Seanad debates

Thursday, 6 December 2018

Health (Regulation of Termination of Pregnancy) Bill 2018: Second Stage


10:30 am

Photo of Paul GavanPaul Gavan (Sinn Fein) | Oireachtas source

-----Devine and Norris, and others. I do not want to leave anyone out. I do not want to offend anyone.

I remember the 1983 referendum because it was my first foray into politics. I am proud that my party, Sinn Féin, as a republican party, took the right stand then. We opposed that referendum. It was such a dark and awful time to be campaigning. As a teenager in the midlands, it was particularly tough. Christy Moore put it well in his song, "The Other Side", where he described the country at the time:

While men in black declare a social order

Frightened women sail to the other side

That is what will continue until this legislation is passed.

It is worth bearing in mind that, as we speak today, there will be nine women travelling to Britain for a termination. Across the State, there will be another three or four taking abortion pills on their own in a bedroom. There is something truly repugnant about the status quo, which is that one can have a termination, only do not have it here. Do not let us know about it, go elsewhere, deal with it somewhere else and then come back, but do not tell us about it. It is hard to believe that it has taken 35 years to change the position.

My experience on the Together for Yes campaign was inspiring because it energised so many people, in particular, young people, who came in to make a difference in that campaign. It was also inspiring because we saw all of us on the progressive left, colleagues from Sinn Féin, the Labour Party, the Social Democrats, the Green Party and the independent left, working constructively together in my town of Limerick, with no one trying to steal the limelight, to get the best result. I stated at one of the public meetings that if we could bottle that, if all of us on the left learned those lessons and focused much more on working together, what a different country we could have. Hopefully, we can get there, comrades, in that respect.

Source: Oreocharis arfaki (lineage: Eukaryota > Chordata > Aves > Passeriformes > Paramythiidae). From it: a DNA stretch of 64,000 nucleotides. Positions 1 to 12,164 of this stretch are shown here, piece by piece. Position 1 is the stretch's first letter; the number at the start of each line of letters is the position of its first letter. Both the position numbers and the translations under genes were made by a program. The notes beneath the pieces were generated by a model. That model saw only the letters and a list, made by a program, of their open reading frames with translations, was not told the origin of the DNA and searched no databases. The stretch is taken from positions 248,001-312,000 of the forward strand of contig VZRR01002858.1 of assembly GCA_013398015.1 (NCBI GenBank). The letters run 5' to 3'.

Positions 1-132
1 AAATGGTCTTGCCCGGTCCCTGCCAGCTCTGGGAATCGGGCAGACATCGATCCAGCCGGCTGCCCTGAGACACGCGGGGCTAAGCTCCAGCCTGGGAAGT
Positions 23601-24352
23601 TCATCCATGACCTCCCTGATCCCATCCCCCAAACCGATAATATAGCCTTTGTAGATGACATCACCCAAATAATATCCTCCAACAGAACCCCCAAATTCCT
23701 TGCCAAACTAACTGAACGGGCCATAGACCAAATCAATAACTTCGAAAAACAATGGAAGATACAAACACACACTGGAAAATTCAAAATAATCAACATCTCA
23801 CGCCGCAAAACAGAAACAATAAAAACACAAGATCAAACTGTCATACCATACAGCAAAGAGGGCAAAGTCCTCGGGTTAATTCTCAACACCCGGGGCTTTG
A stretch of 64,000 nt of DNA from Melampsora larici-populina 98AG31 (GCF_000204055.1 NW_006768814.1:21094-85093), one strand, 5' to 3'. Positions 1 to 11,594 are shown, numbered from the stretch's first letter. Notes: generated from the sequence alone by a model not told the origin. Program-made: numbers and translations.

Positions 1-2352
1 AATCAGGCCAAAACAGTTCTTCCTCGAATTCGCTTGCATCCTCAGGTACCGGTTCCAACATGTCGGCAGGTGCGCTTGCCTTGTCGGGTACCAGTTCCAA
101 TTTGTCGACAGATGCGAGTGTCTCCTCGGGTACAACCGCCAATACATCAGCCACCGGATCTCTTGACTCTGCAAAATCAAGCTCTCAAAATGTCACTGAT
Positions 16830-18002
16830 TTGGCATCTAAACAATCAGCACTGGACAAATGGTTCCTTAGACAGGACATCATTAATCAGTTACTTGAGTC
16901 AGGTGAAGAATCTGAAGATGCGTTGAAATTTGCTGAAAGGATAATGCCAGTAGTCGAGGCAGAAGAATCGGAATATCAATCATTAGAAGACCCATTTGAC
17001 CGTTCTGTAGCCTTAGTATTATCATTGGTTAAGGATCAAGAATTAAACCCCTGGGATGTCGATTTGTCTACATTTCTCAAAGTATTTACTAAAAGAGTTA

Today is a really great day. It is fair to commend the Ministers, in particular, Deputy Harris, on the way he has dealt with this, not only now but over the previous year. He showed leadership when it was needed and we need to recognise that as well. It is real progress.

In terms of this debate, we are off to a good start in the Seanad. It has been a respectful debate so far and I believe it will continue to be so. I truly hope it does not reach the depths of some of the debate in the Dáil. I truly hope we do not have to put up with filibustering. By all means, let us debate and respect each other's comments but filibustering at this stage of this long national conversation is uncalled for. I hope we do not find ourselves back in a "Doctor Who" tardis whisked back to 1955. Can the Senators believe some of the amendments in the Dáil this week calling on doctors to make records as to whether the person applying for a termination was married or not?


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